Tuesday, August 21, 2007

What I am reading

I actually finished reading Colin E. Gunton’s The Theologian as Preacher while in a 10-hour bus drive going to Chiang Mai City and coming back. This is the reason I prefer to ride a bus than to drive. Anyway, the blurbs at the back say that it “is a collection of sermons by a world-renowned theologian who was also a much loved preacher. Following on from the success of Colin Gunton’s first collection Theology Through Preaching, these sermons from the later years of his life demonstrate Gunton’s preaching in a local-church setting, enabling readers to gain insight into how his academic theology enhanced and influenced his personal preaching. Ranging across such subjects as the problem of evil, Christianity and Islam, materialism and Judgement, they speak not only to academic theologians and students, but also to preachers and Christian readers everywhere.

John Webster comments that “all that one would expect from a master theologian: biblically rooted, pastorally acute, humane and above all alert and responsible to the judgment, consolation and joy of the gospel.”

The introduction was written by Stephen Holmes. Here Holmes reminisces his time together with Colin Gunton as Gunton's former student. Holmes remembered him saying that “you can always tell when a theologian has stopped preaching; their work loses something vital.” Gunton believed passionately that theology is the church’s science—pointless and meaningless if not directed to the maintenance, edification and extension of the body of Christ. This conviction was clearly evident when Gunton was behind the pulpit.

In times when preachers are concerned that their sermons should be seeker-sensitive, Colin’s sermons deliberately neglect the elements that would make them to be categorized as such. Holmes says,
Relevance is not to be strived for, simply because the gospel is necessarily already relevant to all people. One of the great themes of these sermons, surely, is asking what is truly relevant. Much of what passes for ‘relevance’ in our preaching is imply a capitulation to a pagan value system (or at best, a despairing admission that one’s congregation has capitulated). Sport or celebrity or items of passing notice in the news media are endlessly recycled in the pulpit in the (surely mistaken!) belief that this will aid the preacher in being heard.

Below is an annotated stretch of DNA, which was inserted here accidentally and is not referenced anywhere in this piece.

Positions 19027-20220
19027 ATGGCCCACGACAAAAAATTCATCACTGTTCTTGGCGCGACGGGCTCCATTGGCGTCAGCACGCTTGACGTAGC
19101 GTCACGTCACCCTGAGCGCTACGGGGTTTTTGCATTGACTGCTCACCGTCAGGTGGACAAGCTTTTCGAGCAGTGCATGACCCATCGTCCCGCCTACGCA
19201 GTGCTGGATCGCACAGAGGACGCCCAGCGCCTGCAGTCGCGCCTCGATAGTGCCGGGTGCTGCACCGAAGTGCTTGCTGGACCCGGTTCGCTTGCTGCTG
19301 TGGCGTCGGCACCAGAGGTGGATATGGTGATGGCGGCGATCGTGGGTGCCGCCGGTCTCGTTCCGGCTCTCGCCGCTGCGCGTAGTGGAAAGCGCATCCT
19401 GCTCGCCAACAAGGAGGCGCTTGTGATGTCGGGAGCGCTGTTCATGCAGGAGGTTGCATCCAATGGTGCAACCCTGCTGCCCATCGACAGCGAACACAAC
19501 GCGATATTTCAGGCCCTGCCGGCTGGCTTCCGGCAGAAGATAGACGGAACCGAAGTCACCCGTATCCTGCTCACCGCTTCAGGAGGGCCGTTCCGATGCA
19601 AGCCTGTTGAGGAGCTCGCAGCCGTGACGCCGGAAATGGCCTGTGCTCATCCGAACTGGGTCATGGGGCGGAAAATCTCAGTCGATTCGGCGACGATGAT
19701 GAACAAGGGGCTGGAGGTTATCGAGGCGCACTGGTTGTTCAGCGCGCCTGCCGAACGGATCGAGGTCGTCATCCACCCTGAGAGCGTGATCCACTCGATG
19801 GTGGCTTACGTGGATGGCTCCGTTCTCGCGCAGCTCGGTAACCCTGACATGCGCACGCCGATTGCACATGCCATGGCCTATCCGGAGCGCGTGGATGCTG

Worship and life, theology and daily Christian living, Colin always sought to hold these together in his own life and he helped his congregation to do the same. Colin died in Spring of 2003 in what most people described as untimely and unexpectedly.

I personally chosen this book expecting that I will learn and be blessed by Colin’s sermons and at the same time, I want to have a glimpse on how a highly regarded, seasoned and contemporary theologian used his academic achievements in preaching to the non-academic (theologically) members of his congregation. A glimpse makes way for me to see a horizon.

I am also reading John Webster, Karl Barth, Second Edition. (Continuum Books, London, 2004). Reading only during free time, I am just half through the book. This is a good introduction to life and work of Karl Barth. Webster claims that he avails of posthumous and mostly unpublished writings of Barth to come up with this book. Readers can expect updated information about Barth's biography and more lucid presentation of Barth's theology as his earlier works are studied in the light of new materials.

And for those who are not familiar with Barth and his works, this book gives a readable presentation of the great man and theologian. I, myself, although familiar with Barth admittedly do not know enough from his 13 large volumes of Christian Dogmatics, which I have not read a page. Webster attempts to summarize Barth's stand on different topics like God, Trinity, Christology, Justification among others.

Here is the blurb:
Karl Barth has been called the most important Protestant theologian since Schleiermacher. A lifetime of work produced a huge and complex body of writings that emerged from both his theological teaching and from his engagement in church life. The posthumous publication of previously unknown works by Barth has invited fresh and attentive interpretations of his thought.

This book draws together this readings to provide a clear and authoritative introduction to the main themese in Barth's theology. In an accessible way it shows the continuity and coherence of Barth's work and stresses the importance of his biblical and ethical writings alongside his sytematic theology. In conclusion it focuses on Barth's response to modernity, postmodernity and the tasks of theology, presenting him as an outstanding resource for constructive theology of our age.

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